While previous studies have discussed the link between age-related DNA methylation (DNAm) and mortality (45, 46) the connection between age-related DNAm heterogeneity and all-cause mortality was so far not addressed. Our results suggest that heterogeneity among age-associated methylation sites in the genome, measured as variability score, can provide additional insight into biological age. Nevertheless, further validation is necessary to examine the potential application of the variability score to estimate life-expectancy and to explore possible association with specific diseases.

## Conclusions

Our study introduces weighted 2D-kernel density estimation (WKDE) to perform accurate epigenetic age predictions. Furthermore, we describe a variation score that may act as an additional parameter for evaluating biological age.

## Declarations

### Ethics approval and consent to participate

LBC1936 ethical approval was obtained from the Multicentre Research Ethics Committee for Scotland (baseline, MREC/01/0/56), the Lothian Research Ethics Committee (age 70, LREC/2003/2/29), and the Scotland A Research Ethics Committee (ages 73, 76, 79, 82, 07/MRE00/58). LBC1921 Ethical approval was provided by the Lothian Research Ethics Committee for test waves 1–3 at ages 79, 83 and 87 (LREC/1998/4/183, LREC/2003/7/23, 1702/98/4/183) and the Scotland A Research Ethics Committee for test wave 4 at age 90 (10/MRE00/87, 10/MRE00/87). All participants provided written informed consent.

## Consent for publication

Not applicable

## Availability of data and materials

The DNAm and gene expression datasets analyzed in this study are available in NCBI’s Gene Expression Omnibus repository (https://www.ncbi.nlm.nih.gov/geo/) under the accession numbers as indicated in the text. Information on data availability for the Lothian Birth Cohorts (along with a template data request form and data dictionaries) can be found at the study website: https://lothian-birth-cohorts.ed.ac.uk/data-access-collaboration.

## Competing interests

W.W. is cofounder of Cygenia GmbH that can provide service for various other epigenetic signatures (www.cygenia.com). J-F.P-C. contributes to this company, too. Apart from this, the authors have no competing interests.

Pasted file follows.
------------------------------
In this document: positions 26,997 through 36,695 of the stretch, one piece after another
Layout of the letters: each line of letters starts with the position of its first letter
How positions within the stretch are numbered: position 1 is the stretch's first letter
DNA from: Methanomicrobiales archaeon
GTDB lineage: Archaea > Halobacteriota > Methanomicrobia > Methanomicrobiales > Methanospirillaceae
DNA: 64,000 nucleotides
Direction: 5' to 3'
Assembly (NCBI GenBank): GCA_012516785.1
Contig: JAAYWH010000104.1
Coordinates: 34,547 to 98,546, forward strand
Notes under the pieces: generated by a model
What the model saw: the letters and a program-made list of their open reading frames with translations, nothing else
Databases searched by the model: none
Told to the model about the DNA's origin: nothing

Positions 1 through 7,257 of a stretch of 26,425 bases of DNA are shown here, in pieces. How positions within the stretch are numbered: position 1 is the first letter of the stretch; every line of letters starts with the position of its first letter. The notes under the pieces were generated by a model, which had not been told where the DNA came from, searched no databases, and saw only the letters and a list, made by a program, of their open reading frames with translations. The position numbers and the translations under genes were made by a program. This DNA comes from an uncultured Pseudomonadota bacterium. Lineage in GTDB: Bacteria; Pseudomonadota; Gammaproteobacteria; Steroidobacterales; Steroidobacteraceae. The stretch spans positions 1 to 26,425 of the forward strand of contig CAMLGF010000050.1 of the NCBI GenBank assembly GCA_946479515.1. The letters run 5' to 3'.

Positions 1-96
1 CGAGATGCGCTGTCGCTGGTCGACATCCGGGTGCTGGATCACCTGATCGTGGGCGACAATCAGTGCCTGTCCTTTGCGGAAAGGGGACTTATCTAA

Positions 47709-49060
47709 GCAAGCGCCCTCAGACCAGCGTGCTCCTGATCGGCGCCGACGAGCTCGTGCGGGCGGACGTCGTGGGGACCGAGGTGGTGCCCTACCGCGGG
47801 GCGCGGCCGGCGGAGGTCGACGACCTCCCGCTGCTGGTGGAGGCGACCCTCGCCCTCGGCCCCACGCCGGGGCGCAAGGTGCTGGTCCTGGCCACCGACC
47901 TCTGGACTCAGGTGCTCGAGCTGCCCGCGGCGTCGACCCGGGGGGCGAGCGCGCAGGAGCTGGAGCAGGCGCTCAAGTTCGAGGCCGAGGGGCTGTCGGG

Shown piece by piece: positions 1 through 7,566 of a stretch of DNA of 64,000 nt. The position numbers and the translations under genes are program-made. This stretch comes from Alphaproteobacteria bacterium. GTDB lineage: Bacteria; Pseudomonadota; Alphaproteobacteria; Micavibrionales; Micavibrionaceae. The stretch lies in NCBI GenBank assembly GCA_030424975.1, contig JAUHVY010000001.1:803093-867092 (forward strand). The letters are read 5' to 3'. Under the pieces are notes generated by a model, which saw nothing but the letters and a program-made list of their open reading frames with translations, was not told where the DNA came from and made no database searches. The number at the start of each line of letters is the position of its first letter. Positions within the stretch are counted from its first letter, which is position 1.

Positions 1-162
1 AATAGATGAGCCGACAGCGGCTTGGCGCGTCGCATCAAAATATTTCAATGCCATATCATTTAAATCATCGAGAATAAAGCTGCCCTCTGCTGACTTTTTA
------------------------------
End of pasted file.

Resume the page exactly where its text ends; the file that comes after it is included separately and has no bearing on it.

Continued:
## Funding

This research was supported by the Deutsche Forschungsgemeinschaft (DFG: 363055819/GRK2415 (W.W.); WA 1706/12-2 within CRU344/417911533 (W.W.); WA1706/14-1 (W.W.); and particularly by SFB 1506/1 (W.W.)); the ForTra gGmbH für Forschungstransfer der Else Kröner-Fresenius-Stiftung (W.W.), and the Federal Ministry of Education and Research (BMBF: VIP + PluripotencyScreen). LBC1921 was supported by the UK’s Biotechnology and Biological Sciences Research Council (BBSRC), The Royal Society, and The Chief Scientist Office of the Scottish Government. LBC1936 is supported by the BBSRC, and the Economic and Social Research Council [BB/W008793/1], Age UK (Disconnected Mind project), and the University of Edinburgh. S.R.C. is supported by a Sir Henry Dale Fellowship jointly funded by the Wellcome Trust and the Royal Society (221890/Z/20/Z). Genotyping of the cohorts was funded by the BBSRC (BB/F019394/1). Methylation typing was supported by Centre for Cognitive Ageing and Cognitive Epidemiology (Pilot Fund award), Age UK, The Wellcome Trust Institutional Strategic Support Fund, The University of Edinburgh, and The University of Queensland. R.E.M. is supported by Alzheimer’s Society major project grant AS-PG-19b-010.

## Authors’ contributions

J-F.P-C. implemented, adapted and/or created the prediction models, performed the analysis and created the figures; T.S. and I.G.C. supervised and helped in the development of the algorithm; R.E.M., J.C. and S.R.C. supported analysis of the LBC cohort; W.W. and J-F.P-C. wrote the manuscript. All authors contributed and approved the final version.

## Supplemental Data

**Additional file 1: All supplemental figures and tables.**